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  • 'Magic Words Like Please and Thank You' Must Be Learned at Home, Say Education Professionals

    It's important to teach kids good values even before they start schooling .
    by Lei Dimarucut-Sison .
'Magic Words Like Please and Thank You' Must Be Learned at Home, Say Education Professionals
PHOTO BY @fizkes/iStock
  • We've heard it said before. A child's first school is the home, and his parents are his first teachers. The most basic and important lessons in life — among them, good behavior and values — are learned at home, which are then honed and reinforced in school. But it seems times are changing, according to this school principal from Quezon City.

    Noemi Moncada, a principal at Lagro National High School, laments the fact that not only do parents expect teachers to fulfill the parental duties of teaching their kids moral values, but they also blame the school when their kids get into trouble. 

    "Dito po sa paaralan, itinuturo namin ang wastong pag-uugali. Pero dumating po sila [students] meron na po silang nakasanayan sa inyo. Kami mismong mga guro, sinasagot-sagot nila," she told TV Patrol.

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    Division superintendent Dr. Florante Vergara of DepEd Santiago City in Isabela wrote a letter for parents where he urged parents to teach their children good manners and show respect to others. The text of his letter reads:

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    "We would like to remind you that magic words such as hello, please, you're welcome, I'm sorry, and thank you, all begin to be learned at home. 

    "It's also at home that children learn to be honest, to be on time, diligent, show friends their sympathy, as well as show utmost respect for their elders and all teachers.

    "Home is also where they learn to be clean, not talk with their mouths full, and how/where to properly dispose of garbage.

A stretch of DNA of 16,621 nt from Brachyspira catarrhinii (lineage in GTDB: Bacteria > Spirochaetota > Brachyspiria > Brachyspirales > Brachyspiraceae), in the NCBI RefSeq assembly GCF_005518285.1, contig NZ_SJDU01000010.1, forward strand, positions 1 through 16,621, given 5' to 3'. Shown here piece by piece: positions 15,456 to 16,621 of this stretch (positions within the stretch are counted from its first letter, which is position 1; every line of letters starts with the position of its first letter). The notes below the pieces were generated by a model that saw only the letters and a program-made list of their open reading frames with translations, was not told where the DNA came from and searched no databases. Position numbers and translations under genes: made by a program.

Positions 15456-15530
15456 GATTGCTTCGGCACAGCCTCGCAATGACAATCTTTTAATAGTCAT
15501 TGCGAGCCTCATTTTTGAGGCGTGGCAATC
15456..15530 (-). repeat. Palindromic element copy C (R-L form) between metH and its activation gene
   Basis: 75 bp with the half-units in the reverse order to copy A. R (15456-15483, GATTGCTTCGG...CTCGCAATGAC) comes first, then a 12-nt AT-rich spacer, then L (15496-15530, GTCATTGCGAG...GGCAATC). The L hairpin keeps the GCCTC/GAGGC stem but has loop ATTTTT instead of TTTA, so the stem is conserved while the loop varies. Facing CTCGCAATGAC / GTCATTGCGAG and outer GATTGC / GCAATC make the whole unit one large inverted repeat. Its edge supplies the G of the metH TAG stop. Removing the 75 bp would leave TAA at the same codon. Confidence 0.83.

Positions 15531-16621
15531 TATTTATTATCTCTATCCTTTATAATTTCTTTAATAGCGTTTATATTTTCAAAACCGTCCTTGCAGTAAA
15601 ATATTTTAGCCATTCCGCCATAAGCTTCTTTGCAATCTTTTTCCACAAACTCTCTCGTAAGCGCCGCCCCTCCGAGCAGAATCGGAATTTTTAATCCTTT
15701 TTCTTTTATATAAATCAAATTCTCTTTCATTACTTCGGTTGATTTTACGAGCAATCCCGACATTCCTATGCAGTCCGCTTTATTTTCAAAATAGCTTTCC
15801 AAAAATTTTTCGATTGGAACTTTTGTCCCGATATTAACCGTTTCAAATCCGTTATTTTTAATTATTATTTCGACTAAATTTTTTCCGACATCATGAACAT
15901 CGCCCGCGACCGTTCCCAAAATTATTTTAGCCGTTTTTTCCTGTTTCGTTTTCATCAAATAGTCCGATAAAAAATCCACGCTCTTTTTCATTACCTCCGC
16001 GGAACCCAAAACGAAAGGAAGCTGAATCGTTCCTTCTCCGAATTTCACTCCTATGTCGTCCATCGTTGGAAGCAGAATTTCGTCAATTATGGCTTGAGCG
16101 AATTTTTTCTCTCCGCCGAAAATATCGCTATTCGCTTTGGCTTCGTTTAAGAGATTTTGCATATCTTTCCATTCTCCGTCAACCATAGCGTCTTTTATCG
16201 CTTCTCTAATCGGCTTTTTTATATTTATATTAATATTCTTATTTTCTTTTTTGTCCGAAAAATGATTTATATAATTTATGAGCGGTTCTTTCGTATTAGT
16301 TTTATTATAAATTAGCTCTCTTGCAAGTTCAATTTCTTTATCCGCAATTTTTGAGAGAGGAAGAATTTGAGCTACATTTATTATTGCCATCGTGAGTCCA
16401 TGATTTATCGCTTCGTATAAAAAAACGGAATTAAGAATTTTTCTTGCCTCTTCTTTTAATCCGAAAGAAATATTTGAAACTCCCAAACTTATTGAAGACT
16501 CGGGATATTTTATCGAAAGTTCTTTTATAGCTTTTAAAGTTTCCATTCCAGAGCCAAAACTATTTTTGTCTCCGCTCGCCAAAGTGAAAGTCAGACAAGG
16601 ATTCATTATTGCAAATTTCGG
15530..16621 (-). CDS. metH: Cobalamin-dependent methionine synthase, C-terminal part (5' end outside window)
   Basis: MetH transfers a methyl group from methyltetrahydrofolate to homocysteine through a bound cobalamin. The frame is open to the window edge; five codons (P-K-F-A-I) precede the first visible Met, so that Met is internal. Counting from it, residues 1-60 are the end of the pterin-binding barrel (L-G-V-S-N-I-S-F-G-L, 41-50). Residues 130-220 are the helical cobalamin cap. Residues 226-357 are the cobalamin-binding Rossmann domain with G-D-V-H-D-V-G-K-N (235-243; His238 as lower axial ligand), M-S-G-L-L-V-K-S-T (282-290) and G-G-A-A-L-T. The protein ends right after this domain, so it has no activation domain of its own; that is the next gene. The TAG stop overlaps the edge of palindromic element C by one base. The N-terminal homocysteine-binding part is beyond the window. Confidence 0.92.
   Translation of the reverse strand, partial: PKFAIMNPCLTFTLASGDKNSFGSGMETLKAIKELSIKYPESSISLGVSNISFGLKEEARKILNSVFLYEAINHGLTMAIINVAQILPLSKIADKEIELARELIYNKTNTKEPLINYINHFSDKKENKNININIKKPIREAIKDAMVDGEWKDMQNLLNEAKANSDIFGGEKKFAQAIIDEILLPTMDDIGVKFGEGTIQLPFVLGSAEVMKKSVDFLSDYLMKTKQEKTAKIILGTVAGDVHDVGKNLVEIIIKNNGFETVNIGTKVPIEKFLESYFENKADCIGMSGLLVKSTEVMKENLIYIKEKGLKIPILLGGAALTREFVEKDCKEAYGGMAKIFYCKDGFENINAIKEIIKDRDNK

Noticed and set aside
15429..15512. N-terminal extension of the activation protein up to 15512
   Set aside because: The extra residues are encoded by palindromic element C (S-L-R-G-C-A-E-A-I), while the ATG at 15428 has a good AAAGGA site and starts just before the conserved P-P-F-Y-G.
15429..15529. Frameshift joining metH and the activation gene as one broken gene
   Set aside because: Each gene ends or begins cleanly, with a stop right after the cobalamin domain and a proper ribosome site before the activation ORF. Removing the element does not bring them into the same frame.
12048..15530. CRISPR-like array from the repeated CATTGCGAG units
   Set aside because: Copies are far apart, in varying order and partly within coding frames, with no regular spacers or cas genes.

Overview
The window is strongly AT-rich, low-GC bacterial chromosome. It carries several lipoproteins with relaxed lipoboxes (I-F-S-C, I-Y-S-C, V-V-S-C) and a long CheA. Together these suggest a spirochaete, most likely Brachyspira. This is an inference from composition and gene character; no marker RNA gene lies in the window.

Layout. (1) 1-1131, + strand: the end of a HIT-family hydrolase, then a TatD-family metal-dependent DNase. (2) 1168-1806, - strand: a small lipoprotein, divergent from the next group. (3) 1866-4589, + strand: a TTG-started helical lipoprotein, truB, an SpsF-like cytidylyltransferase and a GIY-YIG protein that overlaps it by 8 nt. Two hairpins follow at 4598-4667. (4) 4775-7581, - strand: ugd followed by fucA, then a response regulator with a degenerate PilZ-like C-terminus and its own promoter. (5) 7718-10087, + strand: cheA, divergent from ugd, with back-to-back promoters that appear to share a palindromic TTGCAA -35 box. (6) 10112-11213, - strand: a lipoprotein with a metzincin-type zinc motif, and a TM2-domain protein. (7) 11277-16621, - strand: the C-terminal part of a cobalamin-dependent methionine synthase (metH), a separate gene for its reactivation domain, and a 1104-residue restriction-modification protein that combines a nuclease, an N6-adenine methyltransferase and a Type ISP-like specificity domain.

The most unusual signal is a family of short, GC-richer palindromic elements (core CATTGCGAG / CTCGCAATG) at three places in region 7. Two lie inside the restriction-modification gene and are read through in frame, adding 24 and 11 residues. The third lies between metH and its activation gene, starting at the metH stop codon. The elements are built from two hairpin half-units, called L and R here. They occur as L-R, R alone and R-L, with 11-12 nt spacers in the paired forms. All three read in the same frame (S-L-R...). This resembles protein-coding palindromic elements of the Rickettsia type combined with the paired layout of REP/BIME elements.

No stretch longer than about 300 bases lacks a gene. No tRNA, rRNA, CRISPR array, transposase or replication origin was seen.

"Home is also where they learn to be organized, to take good care of their belongings, and that it's not OK to touch others.

    "Here at school, on the other hand, we teach language, math, history, geography, physics, sciences, and physical education.

    We only reinforce the education that children receive at home from their parents."

    "Ang values ay hindi itinuturo, 'yan ay nakukuha, nagagaya, natututunan. Kaming mga guro ay nahihirapan kapang ang mga bata ay may kinasanayan na sa bahay na masasamang ugali," Moncada added.

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    In his interview with TV Patrol, Dr. Vergara expressed dismay about the behavior of many of their students, hence his letter.

    "Halos wala na silang paggalang sa authorities in spite sa mga advice na binibigay sa kanila, wala pa rin kaya naisipan kong gumawa ng ganoon," he said.

    DepEd Undersecretary Annalyn Sevilla lauded Dr. Vergara's call and expressed her support. "The Department of Education wants to maintain a happy and healthy learning environment at iyan po ay hindi magiging magic o instant, kelangan po ng tulong ng mga magulang," she urged.

    USec Sevilla urged parents to cooperate and not to take offense on this important issue that Dr. Vergara pointed out for the sake of their children.

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    Good values begin at home

    As a popular saying goes, "values are caught, not taught." A child will learn and emulate his parents' actions more than their words, so it's important to act, speak, and live the way we want our kids to behave. Here are a few things they need to learn from us.

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    Model empathy

    Empathy is putting yourself in another's shoes. It is one of the key traits that teaches one to be kind and be considerate of others' feelings. When you treat your spouse, your child, and members of the household kindly, and are careful not to do anything to hurt them deliberately, you are modeling this behavior.

    Speak with caution

    More than just knowing to use "please," "thank you," and "I'm sorry," to people who matter to you, your child also notices how you speak to others: your helper, your neighbors, and people in authority. Do you use a tone that is respectful and considerate, or do you let your temper get the better of you? Your child will pick up your example and likely behave the same way, so be cautious at all times.

    Correct lovingly

    Your child won't acquire good behavior overnight — it takes months and years of teaching, reminding, and correcting. There may be times you will feel exasperated because your efforts seem futile, but take heart. When your child slips up, remember to correct him with compassion so he knows that despite his mistake, he is loved. 

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